I will graduate from medical school next week. As it winds down, I’ve spent a lot of time reflecting on what I’ve learned and how I’ve changed over the past five years.
Obviously, I now know a lot more about medicine. There’s no escaping the need to absorb an enormous volume of information. I can rattle off the symptoms, mechanisms, and treatments for heart failure, diabetes, syphilis, and dozens of other diseases off the top of my head. And I’ve repeatedly needed to do so on exams, during clinical rotations, and occasionally as a party trick.
But in looking back on my experience, medical knowledge only scratches the surface of what I learned. Medical school is a forum for more enduring lessons on human connection and personal growth.
Every patient I took care of gave me a new perspective on how people think and interact. I met a lovely lady who took on a different persona outside the doctor’s office, a tough veteran who ate pretzels to prove his self-reliance, and a teenage gangster who used his prison time to graduate from high school. I also met extraordinary caregivers both inside and outside the health system. One of my favorite encounters involved a judge who manages convicts’ psychiatric care in court.
Health and sickness are human universals. We see people at some of their happiest moments (e.g., after having a child) and some of their saddest (e.g., after the loss of a loved one). As a result, medical school forces us to connect with people from every background in many contexts. That duty is a tremendous responsibility, privilege, and opportunity.
Medical school also taught me a lot about adaptability. Clinical rotations required learning a new subject and workflow on a monthly, weekly, or even daily basis. The situations we encountered were widely variable – sometimes I worked with patients in need of cultural understanding while at other times the patient simply needed blunt force.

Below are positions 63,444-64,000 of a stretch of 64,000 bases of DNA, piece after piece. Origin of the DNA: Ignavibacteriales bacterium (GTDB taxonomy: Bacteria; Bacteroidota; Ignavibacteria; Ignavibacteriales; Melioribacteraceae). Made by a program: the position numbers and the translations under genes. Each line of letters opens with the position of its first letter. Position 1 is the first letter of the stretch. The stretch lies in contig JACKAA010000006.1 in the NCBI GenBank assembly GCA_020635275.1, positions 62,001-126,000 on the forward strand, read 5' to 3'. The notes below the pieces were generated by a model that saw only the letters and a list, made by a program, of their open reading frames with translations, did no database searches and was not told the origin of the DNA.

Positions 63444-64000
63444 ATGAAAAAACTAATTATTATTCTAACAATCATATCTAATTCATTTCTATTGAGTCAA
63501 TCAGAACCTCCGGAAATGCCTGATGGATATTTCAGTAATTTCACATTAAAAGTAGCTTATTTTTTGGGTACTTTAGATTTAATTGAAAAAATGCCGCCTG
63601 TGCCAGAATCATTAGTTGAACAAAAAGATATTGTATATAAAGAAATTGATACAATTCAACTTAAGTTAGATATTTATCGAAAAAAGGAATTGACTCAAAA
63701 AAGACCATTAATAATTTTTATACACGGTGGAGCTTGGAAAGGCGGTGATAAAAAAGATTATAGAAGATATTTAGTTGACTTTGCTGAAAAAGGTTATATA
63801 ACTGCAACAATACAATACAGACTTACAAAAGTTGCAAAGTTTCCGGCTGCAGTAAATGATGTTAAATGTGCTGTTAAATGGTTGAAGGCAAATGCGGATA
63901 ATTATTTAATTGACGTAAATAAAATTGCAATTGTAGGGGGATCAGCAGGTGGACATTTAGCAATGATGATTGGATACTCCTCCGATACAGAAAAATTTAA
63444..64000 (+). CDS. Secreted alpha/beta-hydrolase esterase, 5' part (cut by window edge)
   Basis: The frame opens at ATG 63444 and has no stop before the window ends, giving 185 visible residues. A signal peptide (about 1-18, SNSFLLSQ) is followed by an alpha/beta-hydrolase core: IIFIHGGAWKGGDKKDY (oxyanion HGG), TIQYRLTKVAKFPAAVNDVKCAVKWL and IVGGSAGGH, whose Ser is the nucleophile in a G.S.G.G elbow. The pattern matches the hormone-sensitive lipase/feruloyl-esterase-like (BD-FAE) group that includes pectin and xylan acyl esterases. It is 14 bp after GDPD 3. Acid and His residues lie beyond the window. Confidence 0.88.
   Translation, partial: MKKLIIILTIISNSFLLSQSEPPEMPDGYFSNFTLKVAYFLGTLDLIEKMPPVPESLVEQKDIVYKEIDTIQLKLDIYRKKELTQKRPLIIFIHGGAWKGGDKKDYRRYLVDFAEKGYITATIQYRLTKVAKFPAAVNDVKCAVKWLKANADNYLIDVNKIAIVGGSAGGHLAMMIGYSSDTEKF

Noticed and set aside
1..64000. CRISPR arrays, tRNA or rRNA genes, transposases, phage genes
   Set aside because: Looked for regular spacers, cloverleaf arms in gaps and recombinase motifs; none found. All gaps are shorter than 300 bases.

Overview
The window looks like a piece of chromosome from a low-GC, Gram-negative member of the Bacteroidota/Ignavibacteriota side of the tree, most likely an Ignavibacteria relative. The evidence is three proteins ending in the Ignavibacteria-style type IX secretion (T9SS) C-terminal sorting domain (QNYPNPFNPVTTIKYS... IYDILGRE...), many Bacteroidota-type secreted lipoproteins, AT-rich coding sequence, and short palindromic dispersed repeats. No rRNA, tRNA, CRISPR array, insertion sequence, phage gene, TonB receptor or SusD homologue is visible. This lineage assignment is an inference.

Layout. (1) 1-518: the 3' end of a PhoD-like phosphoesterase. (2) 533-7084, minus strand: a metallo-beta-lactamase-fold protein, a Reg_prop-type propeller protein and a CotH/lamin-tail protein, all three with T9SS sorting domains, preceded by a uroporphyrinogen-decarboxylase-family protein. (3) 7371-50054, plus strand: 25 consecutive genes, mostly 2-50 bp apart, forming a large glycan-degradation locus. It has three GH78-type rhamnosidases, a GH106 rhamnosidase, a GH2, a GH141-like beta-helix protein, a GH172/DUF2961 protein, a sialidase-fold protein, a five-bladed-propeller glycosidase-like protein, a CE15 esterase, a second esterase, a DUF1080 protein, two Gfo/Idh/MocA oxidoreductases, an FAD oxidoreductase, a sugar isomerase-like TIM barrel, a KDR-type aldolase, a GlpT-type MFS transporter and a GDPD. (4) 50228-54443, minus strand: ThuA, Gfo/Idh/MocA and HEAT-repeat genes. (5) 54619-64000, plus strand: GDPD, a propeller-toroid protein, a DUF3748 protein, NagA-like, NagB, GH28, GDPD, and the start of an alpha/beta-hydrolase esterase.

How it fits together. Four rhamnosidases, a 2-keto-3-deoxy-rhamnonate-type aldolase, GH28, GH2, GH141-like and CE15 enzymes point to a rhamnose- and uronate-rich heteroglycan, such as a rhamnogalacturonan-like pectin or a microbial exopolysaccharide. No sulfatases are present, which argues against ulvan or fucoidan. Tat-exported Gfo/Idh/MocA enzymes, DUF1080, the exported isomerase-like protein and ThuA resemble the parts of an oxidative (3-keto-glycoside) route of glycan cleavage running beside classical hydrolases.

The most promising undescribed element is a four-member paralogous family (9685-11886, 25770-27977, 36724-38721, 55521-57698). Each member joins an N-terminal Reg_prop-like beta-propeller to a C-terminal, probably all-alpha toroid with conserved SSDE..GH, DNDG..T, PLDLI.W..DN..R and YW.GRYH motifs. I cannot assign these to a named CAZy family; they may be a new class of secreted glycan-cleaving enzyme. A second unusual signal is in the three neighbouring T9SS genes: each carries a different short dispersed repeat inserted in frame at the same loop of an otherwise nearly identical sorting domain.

Cycling through different environments was sometimes frustrating. It felt like we weren’t learning because we shifted onto a new rotation just as we started to develop expertise in a field. Yet the ability to change environments and rapidly get up to speed is valuable and one that will almost certainly help me in the future.
Finally, medical school (and my simultaneous experience in business school) showed me that doctors have many avenues to improve patients’ lives. Patient care doesn’t happen in a vacuum — it happens in a complex and evolving health system. Physicians have an extraordinary platform to lead as clinicians, researchers, managers, policymakers, and more.
The last five years pushed me intellectually, emotionally, and physically. I’m confident that I’m now leaving school with the skills I need in residency, and I’m excited for what’s to come!
Akhilesh Pathipati is a medical student who blogs at Scope, where this article originally appeared.
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